The overthrow of Muammar Gaddafi in 2011 unleashed a long period of instability in Libya. Although elements of governance and a functional economy remain, Libya’s central institutions are weak, with militias and other non-state actors competing for state spoils, such as oil. This internal crisis has significant security ramifications for Libya and beyond: Besides presenting a potential source of terrorism, Libya’s ungoverned spaces have contributed to the unregulated flows of people from the Middle East and Africa to Europe. However, in recent years, the United States has been largely absent from international–including U.N.-led–efforts to restore governance in Libya.
On March 12, the Foreign Policy program at Brookings hosted an event to highlight a new collaborative report which outlines recommendations for the United States and other outside actors on a new policy in Libya. The crux of these recommendations is to focus the country’s economic, political, and security activity on its major cities, with the United States reinstating its embassy and ambassador.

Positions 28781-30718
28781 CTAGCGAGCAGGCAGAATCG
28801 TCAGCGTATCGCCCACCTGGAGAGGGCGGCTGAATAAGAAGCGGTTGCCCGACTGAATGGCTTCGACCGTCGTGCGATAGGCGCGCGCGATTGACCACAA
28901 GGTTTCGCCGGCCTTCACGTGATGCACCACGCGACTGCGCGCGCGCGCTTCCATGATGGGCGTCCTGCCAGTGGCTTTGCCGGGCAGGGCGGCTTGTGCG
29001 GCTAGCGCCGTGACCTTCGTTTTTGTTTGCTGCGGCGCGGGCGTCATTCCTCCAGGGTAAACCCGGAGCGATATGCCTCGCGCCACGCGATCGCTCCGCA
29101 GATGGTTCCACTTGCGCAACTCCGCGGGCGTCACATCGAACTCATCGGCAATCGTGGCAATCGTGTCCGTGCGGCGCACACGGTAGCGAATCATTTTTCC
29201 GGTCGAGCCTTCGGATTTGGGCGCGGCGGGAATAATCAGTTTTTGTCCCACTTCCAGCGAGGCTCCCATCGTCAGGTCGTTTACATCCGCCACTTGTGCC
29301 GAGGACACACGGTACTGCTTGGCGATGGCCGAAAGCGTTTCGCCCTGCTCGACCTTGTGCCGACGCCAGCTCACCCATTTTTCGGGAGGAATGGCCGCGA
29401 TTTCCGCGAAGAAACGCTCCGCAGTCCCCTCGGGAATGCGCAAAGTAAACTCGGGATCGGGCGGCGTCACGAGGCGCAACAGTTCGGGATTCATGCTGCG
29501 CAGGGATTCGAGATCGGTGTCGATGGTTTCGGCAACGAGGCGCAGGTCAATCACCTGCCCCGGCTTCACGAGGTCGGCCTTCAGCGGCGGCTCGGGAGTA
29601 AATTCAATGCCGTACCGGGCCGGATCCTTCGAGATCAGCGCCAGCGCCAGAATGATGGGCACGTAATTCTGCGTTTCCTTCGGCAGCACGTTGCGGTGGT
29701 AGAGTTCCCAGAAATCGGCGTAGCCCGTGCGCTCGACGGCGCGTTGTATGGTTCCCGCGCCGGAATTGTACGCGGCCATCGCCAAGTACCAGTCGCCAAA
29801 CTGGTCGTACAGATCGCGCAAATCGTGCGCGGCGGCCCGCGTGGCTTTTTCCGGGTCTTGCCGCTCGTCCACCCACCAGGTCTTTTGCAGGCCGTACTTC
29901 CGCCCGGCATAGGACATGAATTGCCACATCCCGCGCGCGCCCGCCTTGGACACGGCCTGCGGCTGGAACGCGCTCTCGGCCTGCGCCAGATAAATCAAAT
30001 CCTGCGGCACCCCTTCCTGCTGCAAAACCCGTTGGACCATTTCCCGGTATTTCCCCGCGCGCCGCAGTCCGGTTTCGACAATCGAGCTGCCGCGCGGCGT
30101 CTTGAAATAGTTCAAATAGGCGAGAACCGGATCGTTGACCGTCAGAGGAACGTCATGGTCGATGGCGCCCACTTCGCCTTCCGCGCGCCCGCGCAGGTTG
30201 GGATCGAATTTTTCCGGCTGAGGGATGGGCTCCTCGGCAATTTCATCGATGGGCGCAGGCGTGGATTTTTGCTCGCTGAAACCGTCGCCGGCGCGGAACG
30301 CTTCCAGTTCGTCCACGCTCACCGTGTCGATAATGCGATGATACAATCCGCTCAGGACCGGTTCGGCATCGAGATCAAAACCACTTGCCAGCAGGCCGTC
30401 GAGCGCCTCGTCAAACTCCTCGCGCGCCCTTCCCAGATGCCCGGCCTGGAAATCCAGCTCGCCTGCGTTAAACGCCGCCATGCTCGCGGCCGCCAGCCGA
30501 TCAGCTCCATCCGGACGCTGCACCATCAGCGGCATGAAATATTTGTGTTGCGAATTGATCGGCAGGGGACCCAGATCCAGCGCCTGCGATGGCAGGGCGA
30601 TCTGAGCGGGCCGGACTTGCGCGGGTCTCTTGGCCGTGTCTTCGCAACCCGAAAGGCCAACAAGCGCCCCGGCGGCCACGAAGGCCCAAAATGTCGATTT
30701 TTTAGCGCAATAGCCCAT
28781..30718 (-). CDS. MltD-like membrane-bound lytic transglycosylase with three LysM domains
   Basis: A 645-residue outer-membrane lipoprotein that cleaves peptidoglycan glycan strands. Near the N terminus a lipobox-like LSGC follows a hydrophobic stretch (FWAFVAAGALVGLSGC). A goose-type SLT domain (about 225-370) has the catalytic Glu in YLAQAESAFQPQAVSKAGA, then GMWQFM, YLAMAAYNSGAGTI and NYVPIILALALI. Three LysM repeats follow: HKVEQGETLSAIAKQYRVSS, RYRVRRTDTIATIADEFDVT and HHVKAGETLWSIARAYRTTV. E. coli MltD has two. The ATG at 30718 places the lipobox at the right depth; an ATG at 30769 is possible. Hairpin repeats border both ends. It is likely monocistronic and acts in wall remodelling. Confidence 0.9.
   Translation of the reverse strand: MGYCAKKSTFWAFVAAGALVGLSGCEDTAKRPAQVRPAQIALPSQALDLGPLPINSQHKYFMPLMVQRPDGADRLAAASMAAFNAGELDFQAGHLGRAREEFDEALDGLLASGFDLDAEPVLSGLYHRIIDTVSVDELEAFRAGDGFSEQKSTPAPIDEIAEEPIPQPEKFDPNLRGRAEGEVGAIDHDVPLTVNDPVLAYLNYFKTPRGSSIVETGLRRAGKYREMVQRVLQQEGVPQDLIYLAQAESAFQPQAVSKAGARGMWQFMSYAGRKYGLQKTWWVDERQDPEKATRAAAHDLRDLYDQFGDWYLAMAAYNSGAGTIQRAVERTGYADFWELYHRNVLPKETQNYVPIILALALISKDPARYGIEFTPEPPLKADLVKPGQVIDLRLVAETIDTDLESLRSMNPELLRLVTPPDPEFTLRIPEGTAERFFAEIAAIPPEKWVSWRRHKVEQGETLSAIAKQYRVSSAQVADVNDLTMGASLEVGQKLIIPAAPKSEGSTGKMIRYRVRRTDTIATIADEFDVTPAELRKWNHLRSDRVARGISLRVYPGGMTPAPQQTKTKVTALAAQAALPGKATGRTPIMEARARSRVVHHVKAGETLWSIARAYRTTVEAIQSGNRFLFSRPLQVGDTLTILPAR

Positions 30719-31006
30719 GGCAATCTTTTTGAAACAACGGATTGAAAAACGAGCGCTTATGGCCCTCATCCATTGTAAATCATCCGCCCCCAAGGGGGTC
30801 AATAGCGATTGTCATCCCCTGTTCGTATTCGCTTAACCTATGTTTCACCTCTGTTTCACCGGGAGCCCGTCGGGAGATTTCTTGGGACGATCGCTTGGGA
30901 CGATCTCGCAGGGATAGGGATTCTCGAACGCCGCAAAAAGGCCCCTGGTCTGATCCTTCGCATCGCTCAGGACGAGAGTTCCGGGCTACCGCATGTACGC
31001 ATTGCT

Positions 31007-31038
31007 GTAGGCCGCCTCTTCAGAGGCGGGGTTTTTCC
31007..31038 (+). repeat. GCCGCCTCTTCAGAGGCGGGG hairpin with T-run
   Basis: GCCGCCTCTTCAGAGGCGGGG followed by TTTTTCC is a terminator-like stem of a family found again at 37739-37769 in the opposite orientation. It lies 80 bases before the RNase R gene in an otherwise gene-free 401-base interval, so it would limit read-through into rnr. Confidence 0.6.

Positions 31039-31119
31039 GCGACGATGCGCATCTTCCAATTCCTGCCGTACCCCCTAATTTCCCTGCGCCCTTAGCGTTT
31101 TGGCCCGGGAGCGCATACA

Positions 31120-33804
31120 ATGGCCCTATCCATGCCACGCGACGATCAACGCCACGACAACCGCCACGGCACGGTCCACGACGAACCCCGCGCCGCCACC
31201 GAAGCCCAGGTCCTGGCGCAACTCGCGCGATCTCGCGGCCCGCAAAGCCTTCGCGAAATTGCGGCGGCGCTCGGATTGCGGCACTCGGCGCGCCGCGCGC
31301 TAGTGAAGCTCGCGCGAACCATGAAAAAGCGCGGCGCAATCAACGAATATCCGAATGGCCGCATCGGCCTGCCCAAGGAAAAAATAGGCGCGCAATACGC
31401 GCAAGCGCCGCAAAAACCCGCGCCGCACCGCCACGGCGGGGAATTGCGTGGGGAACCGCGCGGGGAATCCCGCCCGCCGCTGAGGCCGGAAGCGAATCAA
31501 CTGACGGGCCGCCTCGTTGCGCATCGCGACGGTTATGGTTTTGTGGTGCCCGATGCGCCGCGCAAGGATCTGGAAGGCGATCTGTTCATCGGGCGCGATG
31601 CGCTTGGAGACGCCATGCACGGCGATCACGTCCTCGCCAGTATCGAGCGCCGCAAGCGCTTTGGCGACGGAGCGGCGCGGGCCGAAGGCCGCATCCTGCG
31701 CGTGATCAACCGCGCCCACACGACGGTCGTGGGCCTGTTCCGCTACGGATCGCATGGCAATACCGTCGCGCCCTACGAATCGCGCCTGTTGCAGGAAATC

Questions from the audience followed the panelists’ discussion.
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